That character was Baroness Elsa von Schraeder, the fiancée of Captain von Trapp, played by Marion Marlowe in the original stage musical. In the stage musical, she’s a delightfully cynical character, and has a song with Max (Kurt Kasznar) (a mutual friend of hers and the Captain) called “How Can Love Survive?” about how only poor people have time for love, and rich people have too much going on, so how can their love survive? It’s a hilariously twisted song. In the end, Elsa argues that she will make sure that her and the Captain’s love WILL survive. However, when the Captain makes it clear that he won’t bow down to the Nazis, she breaks things off with him, as he is just not pragmatic enough for her. It’s a dark reason for a breakup.
In the film, all of the cynicism is removed, and the Baroness (played by Eleanor Parker), just realizes that the Captain (Christopher Plummer) is really in love with Maria (Julie Andrews), so she lets him go out of altruism.
Bill Pullman’s Walter in Sleepless in Seattle is so poorly developed that if I told you his name was Walter Jackson, would you even know if I made that last name up or not? I bet not, right? In any event, poor Walter is a very sweet guy, but in the end, his fiancee, Annie, turned out to be kind of a lunatic, as she fell in love with a dude in Seattle after hearing him interviewed on a radio show. Annie then stalked “Sleepless in Seattle” (as the character was named on the radio show), even flying to Seattle to spy on him a bit. In the end, while spending Valentine’s Day in New York City with Walter, she ultimately decides that she has to see if “Sleepless” will meet her at the top of the Empire State Building, so she breaks things off with Walter, and he is BIZARRELY chill with it.
Pullman, luckily, got to be on the OTHER end of the love triangle in While You Were Sleeping, so that’s something. You don’t want to become a Ralph Bellamy type, after all!
DR. MELISSA REEVES
In the hit action film, Twister, Jamie Gertz plays Dr. Melissa Reeves, who is engaged to Bill Harding (Bill Paxton), a meteorologist, who just needs to get his former wife, Jo Thornton (Helen Hunt), to finally sign their divorce papers before he can marry Melissa. Jo, though, sneakily got Bill to come to her while she and her crew (which used to include Bill) are chasing a major tornado where she plans to debut some technology that Bill conceived of during his time working with her. Bill gets Melissa to agree to allow him to see this through before Jo will sign the papers, and they can get married.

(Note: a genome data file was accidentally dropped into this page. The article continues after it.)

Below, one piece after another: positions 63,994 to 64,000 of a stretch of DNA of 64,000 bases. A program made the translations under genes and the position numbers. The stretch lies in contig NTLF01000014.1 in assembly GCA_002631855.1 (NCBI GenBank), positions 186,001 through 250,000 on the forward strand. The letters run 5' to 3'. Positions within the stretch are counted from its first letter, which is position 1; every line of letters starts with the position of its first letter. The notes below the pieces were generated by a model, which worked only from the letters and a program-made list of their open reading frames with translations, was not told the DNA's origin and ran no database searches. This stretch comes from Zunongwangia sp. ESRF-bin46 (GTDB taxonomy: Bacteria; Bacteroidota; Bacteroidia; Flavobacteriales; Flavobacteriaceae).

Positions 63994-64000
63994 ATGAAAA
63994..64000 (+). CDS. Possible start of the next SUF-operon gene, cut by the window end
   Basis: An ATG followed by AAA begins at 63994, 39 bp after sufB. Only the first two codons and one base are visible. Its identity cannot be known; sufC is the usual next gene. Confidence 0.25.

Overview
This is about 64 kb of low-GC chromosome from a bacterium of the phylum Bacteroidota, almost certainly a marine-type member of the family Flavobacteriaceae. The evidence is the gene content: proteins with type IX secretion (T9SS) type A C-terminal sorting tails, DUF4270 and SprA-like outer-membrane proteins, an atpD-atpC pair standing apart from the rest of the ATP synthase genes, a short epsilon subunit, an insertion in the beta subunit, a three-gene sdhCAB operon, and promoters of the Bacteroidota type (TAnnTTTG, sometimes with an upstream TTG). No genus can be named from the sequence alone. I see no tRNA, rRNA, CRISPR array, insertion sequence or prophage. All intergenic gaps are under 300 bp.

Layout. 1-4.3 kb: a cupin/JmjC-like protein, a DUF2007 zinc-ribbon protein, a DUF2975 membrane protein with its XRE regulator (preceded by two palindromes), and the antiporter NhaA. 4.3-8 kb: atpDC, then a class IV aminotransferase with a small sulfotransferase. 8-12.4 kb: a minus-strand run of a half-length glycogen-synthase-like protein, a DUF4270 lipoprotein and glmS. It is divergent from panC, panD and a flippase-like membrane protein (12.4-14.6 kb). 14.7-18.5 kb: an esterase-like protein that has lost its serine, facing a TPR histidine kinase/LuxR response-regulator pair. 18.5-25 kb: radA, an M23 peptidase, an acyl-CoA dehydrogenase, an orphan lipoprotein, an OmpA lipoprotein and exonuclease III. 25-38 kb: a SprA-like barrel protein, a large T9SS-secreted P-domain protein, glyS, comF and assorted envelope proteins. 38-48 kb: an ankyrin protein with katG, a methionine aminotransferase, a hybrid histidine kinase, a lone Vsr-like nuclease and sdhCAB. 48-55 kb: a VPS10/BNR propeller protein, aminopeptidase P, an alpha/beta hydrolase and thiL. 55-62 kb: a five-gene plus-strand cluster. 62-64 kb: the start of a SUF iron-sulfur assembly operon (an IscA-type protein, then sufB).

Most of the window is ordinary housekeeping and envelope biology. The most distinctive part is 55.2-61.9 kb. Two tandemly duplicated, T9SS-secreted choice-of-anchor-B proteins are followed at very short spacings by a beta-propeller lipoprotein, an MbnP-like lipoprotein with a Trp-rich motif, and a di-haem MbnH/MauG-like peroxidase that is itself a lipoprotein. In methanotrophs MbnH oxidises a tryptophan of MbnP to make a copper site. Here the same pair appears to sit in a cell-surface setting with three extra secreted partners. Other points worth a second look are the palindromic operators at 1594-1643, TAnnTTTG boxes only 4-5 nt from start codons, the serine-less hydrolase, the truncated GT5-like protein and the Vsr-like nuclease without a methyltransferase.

Well, obviously, Bill is still in love with both Jo, and storm chasing, and Melissa, who is a psychiatrist, realizes it, even before Bills does, so she amicably breaks up with him and tells him to go be with Jo.
Idina Menzel plays Nancy Tremaine, the fiancée of Patrick Dempsey’s character, Robert Phillip, in Enchanted, who meets a fairy tale princess from another dimension, Giselle (played by Amy Adams), who is trapped in our reality. Giselle’s love, Prince Edward (James Marsden), follows Giselle to Earth to rescue her and bring her back to the fairy tale world. Roger is bitter about love, but he changes around Giselle (and his daughter falls in love with her, while she never really bonded with Nancy).
In the end, Nancy decides that Roger is better off with Giselle, and gives him her blessing to marry her. She then has an encounter with Prince Edward (who was also chill about his fiancée marrying another dude and leaving their reality), and the two decide to get married, and she travels to the fairy tale world to be wed.
Okay, folks, if you have suggestions for a future Drawing Crazy Patterns, drop me a line at firstname.lastname@example.org! I don’t have 30 topics just yet, so I could use the suggestions!